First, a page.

PORT-AU-PRINCE, Haiti — They were the voices of reason and compromise in a country where words are often used as weapons of political warfare, where political turmoil is a chronic condition, like hardship and economic chaos.
And now these rising stars have been lost forever, swallowed in the rubble of the earthquake.
They were women's rights leaders, political militants, university professors, men of God.
With many still unaccounted for, the news of every confirmed death is gripping the country, even bringing tears to the eyes of its leaders.
"Every time you hear another name, you can't help but feel it," said Prime Minister Jean-Max Bellerive, who last week excused himself from a meeting with Jamaica Prime Minister Bruce Golding, walked outside and broke down in tears. "There is only so long you can hold in the emotion."
Moments earlier, word was just making the round that Micha Gaillard, the university professor and firebrand political militant, who became known as the voice of the opposition during the movement to oust former Haitian President Jean-Bertrand Aristide, was dead.
"It's clear that in this catastrophe, all kinds of individuals were victims. You find people in the bourgeoisie, in the middle class, in popular neighborhoods, in peasants communities who have died," said former Prime Minister Jacques-Edouard Alexis.
"It's a huge blow when the earthquake takes away the human resources to help us to improve the governance of the country, to help us ensure that democracy is making huge progress in the country," Alexis said.
Bellerive acknowledged that the loss is immeasurable.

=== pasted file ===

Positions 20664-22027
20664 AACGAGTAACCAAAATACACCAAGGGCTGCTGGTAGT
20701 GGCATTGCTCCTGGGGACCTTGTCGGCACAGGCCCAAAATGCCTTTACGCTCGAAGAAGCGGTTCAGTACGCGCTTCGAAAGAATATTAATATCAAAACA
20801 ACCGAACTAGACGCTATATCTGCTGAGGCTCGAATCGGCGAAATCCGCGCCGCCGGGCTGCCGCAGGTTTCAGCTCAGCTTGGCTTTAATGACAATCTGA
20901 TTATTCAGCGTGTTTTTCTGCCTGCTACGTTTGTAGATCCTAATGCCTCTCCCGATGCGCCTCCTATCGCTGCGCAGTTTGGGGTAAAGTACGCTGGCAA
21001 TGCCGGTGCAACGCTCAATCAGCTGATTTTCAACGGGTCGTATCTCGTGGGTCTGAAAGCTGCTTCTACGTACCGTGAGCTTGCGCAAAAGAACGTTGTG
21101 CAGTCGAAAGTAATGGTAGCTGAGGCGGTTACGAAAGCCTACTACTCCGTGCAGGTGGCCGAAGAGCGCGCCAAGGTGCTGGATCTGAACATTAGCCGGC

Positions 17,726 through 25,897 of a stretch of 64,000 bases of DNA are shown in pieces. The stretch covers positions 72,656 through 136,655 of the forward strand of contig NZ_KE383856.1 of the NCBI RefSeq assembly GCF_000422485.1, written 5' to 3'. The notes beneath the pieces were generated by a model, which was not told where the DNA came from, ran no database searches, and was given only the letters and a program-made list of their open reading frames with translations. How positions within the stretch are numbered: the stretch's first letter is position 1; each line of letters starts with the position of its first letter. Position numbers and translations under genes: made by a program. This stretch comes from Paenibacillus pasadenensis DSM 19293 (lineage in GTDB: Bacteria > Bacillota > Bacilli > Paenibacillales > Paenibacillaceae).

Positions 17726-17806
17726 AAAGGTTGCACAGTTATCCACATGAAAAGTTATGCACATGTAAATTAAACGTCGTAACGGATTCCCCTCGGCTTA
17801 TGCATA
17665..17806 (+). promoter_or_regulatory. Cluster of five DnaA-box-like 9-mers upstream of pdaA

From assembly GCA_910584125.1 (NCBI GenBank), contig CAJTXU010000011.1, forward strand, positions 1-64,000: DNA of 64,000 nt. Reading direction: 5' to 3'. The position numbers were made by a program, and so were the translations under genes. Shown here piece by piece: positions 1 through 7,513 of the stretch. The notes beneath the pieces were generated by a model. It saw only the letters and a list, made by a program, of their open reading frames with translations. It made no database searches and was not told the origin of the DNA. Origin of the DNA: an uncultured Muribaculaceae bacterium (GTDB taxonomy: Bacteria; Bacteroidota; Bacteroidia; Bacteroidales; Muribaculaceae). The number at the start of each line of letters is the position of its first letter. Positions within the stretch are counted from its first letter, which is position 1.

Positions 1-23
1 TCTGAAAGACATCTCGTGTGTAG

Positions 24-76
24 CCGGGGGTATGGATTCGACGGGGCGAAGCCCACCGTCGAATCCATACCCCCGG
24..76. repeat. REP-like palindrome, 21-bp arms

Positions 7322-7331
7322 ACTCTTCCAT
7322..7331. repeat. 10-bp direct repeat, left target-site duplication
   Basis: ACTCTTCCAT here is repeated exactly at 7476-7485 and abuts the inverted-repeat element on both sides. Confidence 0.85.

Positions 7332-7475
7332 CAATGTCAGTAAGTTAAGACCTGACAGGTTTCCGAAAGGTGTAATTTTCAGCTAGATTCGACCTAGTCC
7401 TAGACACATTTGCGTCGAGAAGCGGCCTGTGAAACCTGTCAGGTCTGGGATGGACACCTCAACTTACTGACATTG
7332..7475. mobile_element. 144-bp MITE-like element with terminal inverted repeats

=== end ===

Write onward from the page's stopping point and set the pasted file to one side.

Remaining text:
"Every moment you hear about a well-known, important Haitian figure who has died. You ask yourself, 'Why?' " he said. "I would like to think that we are going to learn something positive out of it, to help the country. I've seen during this period an extraordinary solidarity, compassion that gives a bit of hope, it shows that we can work together. It's a good thing toward unity."
Among those who often called for unity was Archbishop Serge Miot. The face of the Catholic Church in Haiti, he was the mediator in times of crisis.
"For me, it's a personal pain because many of the personalities who died I personally knew," said Evans Paul, a former Port-au-Prince mayor. "Monsignor Miot is someone who I worked with whenever there was a crisis. He would always offer up a solution in the crisis."
Paul also knows Georges Anglade, the former Aristide minister of public works, who partly lived in Canada and was here with his wife, Mireille Neptune Anglade. She was a women's rights activist. Both died along with Phillipe Rouzier, a respected Haitian economist.
Another loss: Magalie Marcelin, a women's-rights leader who helped found a shelter for victims of rape and violence with her Kay Fanm organization.